One law will let phone companies compete to sell pay television services. The other aims to cut medication costs for the uninsured.
The Los Angeles Times
SACRAMENTO, CA — Gov. Arnold Schwarzenegger signed two sweeping consumer bills Friday that seek to cut the cost of prescription drugs and cable television service for millions of Californians, embracing key issues championed by Democratic lawmakers.
The new laws will create a medicine discount program for about 6 million uninsured people and unleash AT&T and Verizon to begin competing next year with cable companies to sell pay television service.
Assembly Speaker Fabian Nunez (D-Los Angeles) wrote both bills, saying they would make life easier for ordinary Californians.
Schwarzenegger agreed. Before he signed the prescription drug bill in the Capitol, he said, “It is another example of when Democrats and Republicans work together, the private sector and the public sector work together, anything is possible in this building and we make decisions that are really best for all Californians.”
The drug and telecommunications industries spent enormous sums trying to influence policymakers during the debate over the two bills.
AT&T spent $18 million through June lobbying and running television and full-page newspaper ads urging consumers to support the Nunez bill — and then to thank Nunez after it passed the Legislature.
Drug makers, who are loath to see other states replicate California’s new law, spent $80 million last year to defeat a ballot measure much like the bill Schwarzenegger signed Friday. Drug makers have made at least $360,000 in donations this year to the governor.
Consumer advocates say they expect the legislation, AB 2911, to bring average savings of 40% on brand-name medications and 60% on generic drugs. People will be eligible to enroll for the savings if they earn no more than three times the federal poverty level, or roughly $60,000 for a family of four. Those facing catastrophic medical costs will also qualify.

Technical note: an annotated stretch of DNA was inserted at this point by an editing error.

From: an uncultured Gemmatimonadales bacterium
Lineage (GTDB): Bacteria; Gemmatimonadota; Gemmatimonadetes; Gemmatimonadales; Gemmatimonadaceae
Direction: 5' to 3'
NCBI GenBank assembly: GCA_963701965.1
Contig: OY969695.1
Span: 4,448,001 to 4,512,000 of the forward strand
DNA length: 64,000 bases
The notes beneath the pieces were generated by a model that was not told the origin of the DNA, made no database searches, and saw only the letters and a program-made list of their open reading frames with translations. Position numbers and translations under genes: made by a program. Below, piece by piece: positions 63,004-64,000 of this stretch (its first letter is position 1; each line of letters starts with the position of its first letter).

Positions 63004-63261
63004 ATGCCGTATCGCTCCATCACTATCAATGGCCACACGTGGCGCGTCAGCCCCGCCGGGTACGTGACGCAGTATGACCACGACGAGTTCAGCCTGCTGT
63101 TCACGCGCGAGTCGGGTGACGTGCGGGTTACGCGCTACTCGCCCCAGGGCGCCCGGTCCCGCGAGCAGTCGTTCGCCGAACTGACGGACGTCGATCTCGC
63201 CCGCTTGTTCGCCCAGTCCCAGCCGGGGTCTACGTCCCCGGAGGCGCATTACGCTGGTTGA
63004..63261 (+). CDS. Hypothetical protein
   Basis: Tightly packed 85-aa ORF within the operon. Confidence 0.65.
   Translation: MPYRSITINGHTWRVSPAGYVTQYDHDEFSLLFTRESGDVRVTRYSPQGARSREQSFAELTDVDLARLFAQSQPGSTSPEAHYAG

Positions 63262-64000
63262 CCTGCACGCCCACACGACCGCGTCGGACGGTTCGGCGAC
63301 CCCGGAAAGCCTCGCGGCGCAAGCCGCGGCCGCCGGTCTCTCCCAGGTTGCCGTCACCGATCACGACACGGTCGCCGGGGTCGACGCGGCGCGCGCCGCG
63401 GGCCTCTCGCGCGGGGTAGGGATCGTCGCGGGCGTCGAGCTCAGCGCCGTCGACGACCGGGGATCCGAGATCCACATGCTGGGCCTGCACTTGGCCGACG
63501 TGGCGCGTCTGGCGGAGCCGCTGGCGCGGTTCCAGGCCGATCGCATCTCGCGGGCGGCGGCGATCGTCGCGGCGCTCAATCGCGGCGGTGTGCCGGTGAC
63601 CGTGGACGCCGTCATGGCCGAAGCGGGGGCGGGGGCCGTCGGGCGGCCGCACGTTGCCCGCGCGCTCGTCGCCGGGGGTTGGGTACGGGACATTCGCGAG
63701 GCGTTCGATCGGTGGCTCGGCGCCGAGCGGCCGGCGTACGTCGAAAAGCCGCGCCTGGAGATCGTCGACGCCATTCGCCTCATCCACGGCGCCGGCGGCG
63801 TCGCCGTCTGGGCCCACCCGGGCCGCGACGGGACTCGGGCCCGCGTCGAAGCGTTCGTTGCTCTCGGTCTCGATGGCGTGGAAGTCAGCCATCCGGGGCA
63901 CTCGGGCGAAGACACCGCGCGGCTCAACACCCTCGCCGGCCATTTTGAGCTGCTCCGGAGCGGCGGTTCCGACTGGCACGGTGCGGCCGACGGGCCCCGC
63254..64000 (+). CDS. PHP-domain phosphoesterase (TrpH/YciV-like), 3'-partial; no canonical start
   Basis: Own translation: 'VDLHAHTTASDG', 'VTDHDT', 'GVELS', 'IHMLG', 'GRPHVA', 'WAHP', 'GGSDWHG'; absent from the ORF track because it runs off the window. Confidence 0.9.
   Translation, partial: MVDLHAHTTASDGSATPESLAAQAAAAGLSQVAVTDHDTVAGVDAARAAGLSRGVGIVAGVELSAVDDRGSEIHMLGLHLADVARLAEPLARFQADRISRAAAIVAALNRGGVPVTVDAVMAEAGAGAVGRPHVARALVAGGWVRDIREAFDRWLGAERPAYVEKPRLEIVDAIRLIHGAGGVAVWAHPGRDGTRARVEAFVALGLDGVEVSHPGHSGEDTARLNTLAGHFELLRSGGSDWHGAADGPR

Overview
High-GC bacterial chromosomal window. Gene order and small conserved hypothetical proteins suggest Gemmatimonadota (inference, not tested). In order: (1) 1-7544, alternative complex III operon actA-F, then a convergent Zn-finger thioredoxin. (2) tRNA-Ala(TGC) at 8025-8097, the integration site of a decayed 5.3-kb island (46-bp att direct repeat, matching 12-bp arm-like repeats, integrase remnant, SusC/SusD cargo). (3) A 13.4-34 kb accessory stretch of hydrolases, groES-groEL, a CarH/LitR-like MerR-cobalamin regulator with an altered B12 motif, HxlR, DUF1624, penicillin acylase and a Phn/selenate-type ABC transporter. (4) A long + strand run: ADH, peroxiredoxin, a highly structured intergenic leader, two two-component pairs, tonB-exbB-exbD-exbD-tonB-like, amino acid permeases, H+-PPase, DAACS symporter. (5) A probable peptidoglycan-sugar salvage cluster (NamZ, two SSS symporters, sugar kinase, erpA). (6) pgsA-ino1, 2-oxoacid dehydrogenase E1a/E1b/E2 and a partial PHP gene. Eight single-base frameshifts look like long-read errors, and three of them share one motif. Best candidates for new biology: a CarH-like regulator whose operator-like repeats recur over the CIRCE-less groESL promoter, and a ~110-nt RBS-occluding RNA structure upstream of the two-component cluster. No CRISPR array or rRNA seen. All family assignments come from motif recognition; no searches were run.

Under the new law, drug companies must offer the discounts within three years or risk punishment by the state, which could make it harder for them to sell their products to California’s massive Medi-Cal program. Medi-Cal spends about $4 billion a year buying drugs for 6.7 million poor, elderly and disabled people. The new law covers people who are not enrolled in Medi-Cal.
“We’ve got leverage,” said Gary Passmore of the Congress of California Seniors. “Our Medi-Cal program is huge, and the drug companies will not want to walk away from it.”
There’s no telling when Californians struggling to afford medicine will see savings. Several of the people involved in crafting the bill said they expect drug makers to sue when the law takes effect in January, just as the Pharmaceutical Research and Manufacturers of America sued Maine over a similar law.
The U.S. Supreme Court upheld the Maine law last year but did not address using the state’s buying power as leverage. Maine regulators have yet to attempt to punish drug companies.
Officials with the drug manufacturers group refused to say Friday whether they would sue. In a statement, organization Senior Vice President Ken Johnson called the new law “fundamentally flawed.”
Many consumer groups, including AARP California and Health Access California, support the law. But some advocates for the poor, as well as drug makers, warned that if the state carries out its threat, it could prevent Medi-Cal recipients from getting necessary drugs.
“It is not good public policy to use poor people with disabilities in need of many medications every month as leverage pawns in order to coerce pharmaceutical companies into offering discount prices,” said Rusty Selix, executive director of the Mental Health Assn. of California.
But Anthony Wright of Health Access California said, “There are protections for Medi-Cal patients so that somebody on a drug continues to get that drug no matter what the drug company does.”
The governor’s signature on the bill comes a year after he allied himself with drug companies and battled Democratic lawmakers and consumer advocates over two initiatives on the special election ballot. The Schwarzenegger-backed initiative, Proposition 78, would have created a voluntary discount program, while Proposition 79, backed by consumer groups, used the Medi-Cal program to force discounts. Voters rejected both, despite $80 million spent by drug firms on the campaign.
“So we went back to work and started negotiating, feeling that if 78 was rejected and 79 was rejected, maybe we should come up with 78 1/2 ,” Schwarzenegger said.